The Seihoku-sumi Yagura(Northwest Corner Watchtower) was constructed in 1619 and is located in the northwest of Ofukemaru. It was referred to as the Inui Sumiyagura. It has been designated as an Important Cultural Property. The exterior has three layers, and the interior is built with three floors, making it the second-largest three-story corner tower in the nation.

It is said that the Seihoku-sumi Yagura was relocated from the castle tower of Kiyosu Castle, and it is also called Kiyosu Yagura.

Seihoku-sumi Yagura: Highlights of Nagoya Castle(66)

Seihoku-sumi Yagura: Highlights of Nagoya Castle(67)

It can also be viewed from the Ofukemaru side.

Seihoku-sumi Yagura: Highlights of Nagoya Castle(68)

Seihoku-sumi Yagura: Highlights of Nagoya Castle(69)

Nogi-soko

The Nogi-soko is a brick-built warehouse constructed in the early Meiji period. It was built during a time when it was used by the military, serving as an ammunition depot. It still exists in its original state.

Nogi-soko: Highlights of Nagoya Castle(70)

Nogi-soko: Highlights of Nagoya Castle(71)

Nogi-soko: Highlights of Nagoya Castle(72)

Nogi-soko: Highlights of Nagoya Castle(73)

Ninomaru Garden

The lord of the Owari Domain lived in the Ninomaru Garden, and the garden built on its north side is the Ninomaru Garden. The Ninomaru Garden is broadly divided into the Maeniwa, the Kitaoniwa, and the Ninomaru East Garden. The extensive grounds include a tea house, garden pond, and artificial hills, with almost the entire area designated as a Meisho.

For more detailed information about Ninomaru Garden, please see "Complete guide to the highlights of Nagoya Castle Ninomaru Garden".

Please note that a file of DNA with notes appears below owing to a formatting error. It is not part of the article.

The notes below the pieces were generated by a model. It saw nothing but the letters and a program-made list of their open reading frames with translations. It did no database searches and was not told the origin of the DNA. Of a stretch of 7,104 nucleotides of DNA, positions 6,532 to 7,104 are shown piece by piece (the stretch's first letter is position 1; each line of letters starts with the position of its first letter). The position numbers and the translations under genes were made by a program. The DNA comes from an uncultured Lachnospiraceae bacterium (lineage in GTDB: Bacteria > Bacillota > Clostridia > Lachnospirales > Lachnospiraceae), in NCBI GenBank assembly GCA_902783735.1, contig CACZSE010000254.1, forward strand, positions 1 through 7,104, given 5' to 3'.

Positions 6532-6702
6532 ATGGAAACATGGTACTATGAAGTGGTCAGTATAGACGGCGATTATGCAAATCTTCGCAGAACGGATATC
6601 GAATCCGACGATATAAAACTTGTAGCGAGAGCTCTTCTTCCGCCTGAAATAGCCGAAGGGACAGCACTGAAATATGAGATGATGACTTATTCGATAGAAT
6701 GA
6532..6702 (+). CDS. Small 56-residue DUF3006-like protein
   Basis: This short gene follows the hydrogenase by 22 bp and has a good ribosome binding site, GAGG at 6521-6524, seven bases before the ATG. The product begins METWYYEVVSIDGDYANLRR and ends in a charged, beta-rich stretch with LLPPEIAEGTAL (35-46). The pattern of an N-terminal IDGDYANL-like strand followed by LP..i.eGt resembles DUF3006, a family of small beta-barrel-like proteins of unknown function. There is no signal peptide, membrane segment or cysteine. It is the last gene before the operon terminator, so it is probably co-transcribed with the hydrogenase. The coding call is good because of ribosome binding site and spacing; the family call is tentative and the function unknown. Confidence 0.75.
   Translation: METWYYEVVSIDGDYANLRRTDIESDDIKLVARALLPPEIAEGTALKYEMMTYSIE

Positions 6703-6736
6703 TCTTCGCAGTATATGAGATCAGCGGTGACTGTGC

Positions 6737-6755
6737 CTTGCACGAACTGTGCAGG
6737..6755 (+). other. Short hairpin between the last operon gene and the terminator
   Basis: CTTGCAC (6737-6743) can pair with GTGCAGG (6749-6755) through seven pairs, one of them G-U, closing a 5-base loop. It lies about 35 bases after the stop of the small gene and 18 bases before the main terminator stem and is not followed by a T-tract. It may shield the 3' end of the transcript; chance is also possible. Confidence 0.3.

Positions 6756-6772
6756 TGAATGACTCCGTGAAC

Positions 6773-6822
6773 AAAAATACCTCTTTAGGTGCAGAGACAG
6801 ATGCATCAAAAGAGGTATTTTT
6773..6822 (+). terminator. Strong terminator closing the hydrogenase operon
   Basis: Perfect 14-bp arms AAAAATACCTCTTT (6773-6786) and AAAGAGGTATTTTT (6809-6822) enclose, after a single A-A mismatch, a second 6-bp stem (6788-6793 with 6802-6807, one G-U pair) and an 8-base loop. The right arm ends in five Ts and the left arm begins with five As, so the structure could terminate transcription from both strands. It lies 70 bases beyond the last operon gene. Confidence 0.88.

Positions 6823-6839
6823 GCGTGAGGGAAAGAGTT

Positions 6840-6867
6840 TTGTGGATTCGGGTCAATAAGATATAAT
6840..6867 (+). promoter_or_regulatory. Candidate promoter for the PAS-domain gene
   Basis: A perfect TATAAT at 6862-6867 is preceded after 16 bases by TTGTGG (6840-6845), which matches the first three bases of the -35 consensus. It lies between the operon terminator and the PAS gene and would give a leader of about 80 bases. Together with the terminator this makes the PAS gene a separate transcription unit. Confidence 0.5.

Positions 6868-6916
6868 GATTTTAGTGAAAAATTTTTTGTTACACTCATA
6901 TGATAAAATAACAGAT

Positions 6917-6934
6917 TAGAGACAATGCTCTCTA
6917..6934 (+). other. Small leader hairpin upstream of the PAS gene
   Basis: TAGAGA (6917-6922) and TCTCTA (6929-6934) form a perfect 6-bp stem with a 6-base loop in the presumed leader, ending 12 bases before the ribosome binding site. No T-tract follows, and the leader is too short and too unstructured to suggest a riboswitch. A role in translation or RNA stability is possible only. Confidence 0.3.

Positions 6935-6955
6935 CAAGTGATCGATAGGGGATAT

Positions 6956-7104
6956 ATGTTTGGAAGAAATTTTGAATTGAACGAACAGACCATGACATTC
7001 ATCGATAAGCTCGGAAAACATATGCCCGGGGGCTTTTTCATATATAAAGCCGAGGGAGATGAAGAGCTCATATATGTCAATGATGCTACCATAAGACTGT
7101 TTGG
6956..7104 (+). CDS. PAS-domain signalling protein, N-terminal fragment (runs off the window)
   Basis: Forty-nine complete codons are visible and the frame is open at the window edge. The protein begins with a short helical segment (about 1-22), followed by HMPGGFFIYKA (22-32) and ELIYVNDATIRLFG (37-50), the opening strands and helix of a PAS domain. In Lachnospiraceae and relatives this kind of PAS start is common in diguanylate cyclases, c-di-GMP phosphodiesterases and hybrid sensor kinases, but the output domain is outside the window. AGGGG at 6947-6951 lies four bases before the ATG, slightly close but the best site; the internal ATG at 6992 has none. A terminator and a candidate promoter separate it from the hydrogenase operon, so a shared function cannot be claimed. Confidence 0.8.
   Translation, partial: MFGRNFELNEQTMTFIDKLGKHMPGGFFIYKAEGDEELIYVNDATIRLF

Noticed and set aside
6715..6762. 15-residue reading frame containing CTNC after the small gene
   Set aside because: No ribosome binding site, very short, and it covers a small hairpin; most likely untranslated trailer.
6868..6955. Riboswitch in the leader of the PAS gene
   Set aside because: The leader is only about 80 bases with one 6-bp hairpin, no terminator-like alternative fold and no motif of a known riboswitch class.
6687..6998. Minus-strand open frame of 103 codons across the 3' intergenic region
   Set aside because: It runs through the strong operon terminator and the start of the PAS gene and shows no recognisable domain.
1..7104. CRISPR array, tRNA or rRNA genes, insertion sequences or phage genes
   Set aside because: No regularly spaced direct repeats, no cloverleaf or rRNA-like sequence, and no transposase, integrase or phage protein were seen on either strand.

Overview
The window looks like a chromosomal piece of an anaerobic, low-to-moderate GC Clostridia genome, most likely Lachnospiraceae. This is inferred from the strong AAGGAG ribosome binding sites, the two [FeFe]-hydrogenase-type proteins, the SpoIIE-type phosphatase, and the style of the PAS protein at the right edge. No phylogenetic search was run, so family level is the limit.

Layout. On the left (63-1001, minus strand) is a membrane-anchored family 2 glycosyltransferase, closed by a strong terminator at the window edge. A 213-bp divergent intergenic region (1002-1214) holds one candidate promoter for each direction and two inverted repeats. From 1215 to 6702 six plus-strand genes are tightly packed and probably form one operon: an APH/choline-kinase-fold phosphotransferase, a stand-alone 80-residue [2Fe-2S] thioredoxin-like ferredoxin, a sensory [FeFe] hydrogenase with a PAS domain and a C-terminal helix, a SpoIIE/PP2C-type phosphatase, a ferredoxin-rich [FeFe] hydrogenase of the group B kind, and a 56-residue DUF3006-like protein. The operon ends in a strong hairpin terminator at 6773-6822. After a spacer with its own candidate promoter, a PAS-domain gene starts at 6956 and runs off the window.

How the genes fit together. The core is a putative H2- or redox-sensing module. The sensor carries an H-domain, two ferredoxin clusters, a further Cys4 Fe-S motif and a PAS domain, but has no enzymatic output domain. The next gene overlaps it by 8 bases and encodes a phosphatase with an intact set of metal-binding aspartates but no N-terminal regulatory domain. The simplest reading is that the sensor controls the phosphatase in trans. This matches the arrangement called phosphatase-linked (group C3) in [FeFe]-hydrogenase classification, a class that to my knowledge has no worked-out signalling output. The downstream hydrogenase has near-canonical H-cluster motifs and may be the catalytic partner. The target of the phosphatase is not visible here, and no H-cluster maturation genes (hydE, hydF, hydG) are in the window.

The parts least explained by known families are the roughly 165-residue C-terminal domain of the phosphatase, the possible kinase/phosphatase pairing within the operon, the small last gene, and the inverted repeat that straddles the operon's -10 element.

Ninomaru Garden: Highlights of Nagoya Castle(74)

Ninomaru Garden: Highlights of Nagoya Castle(75)

Ninomaru Garden: Highlights of Nagoya Castle(76)

Ninomaru Garden: Highlights of Nagoya Castle(77)

Ninomaru Garden: Highlights of Nagoya Castle(78)

Ninomaru Garden: Highlights of Nagoya Castle(79)

Ninomaru Garden: Highlights of Nagoya Castle(80)

Ninomaru Garden: Highlights of Nagoya Castle(81)

Ninomaru Garden: Highlights of Nagoya Castle(82)

Ninomaru Garden: Highlights of Nagoya Castle(83)

Ninomaru Garden: Highlights of Nagoya Castle(84)

Ninomaru Garden: Highlights of Nagoya Castle(85)

Ninomaru Ote Ninomon

The Ote Ninomon was the masugata outer gate located on the west side of the Ninomaru. Together with the inner gate, Ote Ichinomon (which no longer exists), they formed the Seimon to the Ninomaru. It has been designated as an Important Cultural Property.

Ninomaru Ote Ninomon: Highlights of Nagoya Castle(86)

Ninomaru Ote Ninomon: Highlights of Nagoya Castle(87)

Ninomaru Ote Ninomon: Highlights of Nagoya Castle(88)

Ninomaru Ote Ninomon: Highlights of Nagoya Castle(89)

About eating and drinking inside Nagoya Castle

According to the 'Frequently Asked Questions' section on the official website of Nagoya Castle, outdoor dining areas such as Ninomaru Plaza are available for use. Additionally, upon confirmation via telephone, it was confirmed that bringing and eating your own lunch boxes is not a problem. (When eating in the plaza, it's requested that care is taken not to damage the grass, and it was noted that there are few covered areas, so it might be difficult in case of rain).

Ninomaru Square:

About eating and drinking inside Nagoya Castle: Highlights of Nagoya Castle(90)

Additionally, inside Nagoya Castle, there is a noodle restaurant where you can enjoy kishimen. It is located right in front of the Honmaru Omote Ni-no-mon.

About eating and drinking inside Nagoya Castle: Highlights of Nagoya Castle(91)

About eating and drinking inside Nagoya Castle: Highlights of Nagoya Castle(92)

About eating and drinking inside Nagoya Castle: Highlights of Nagoya Castle(93)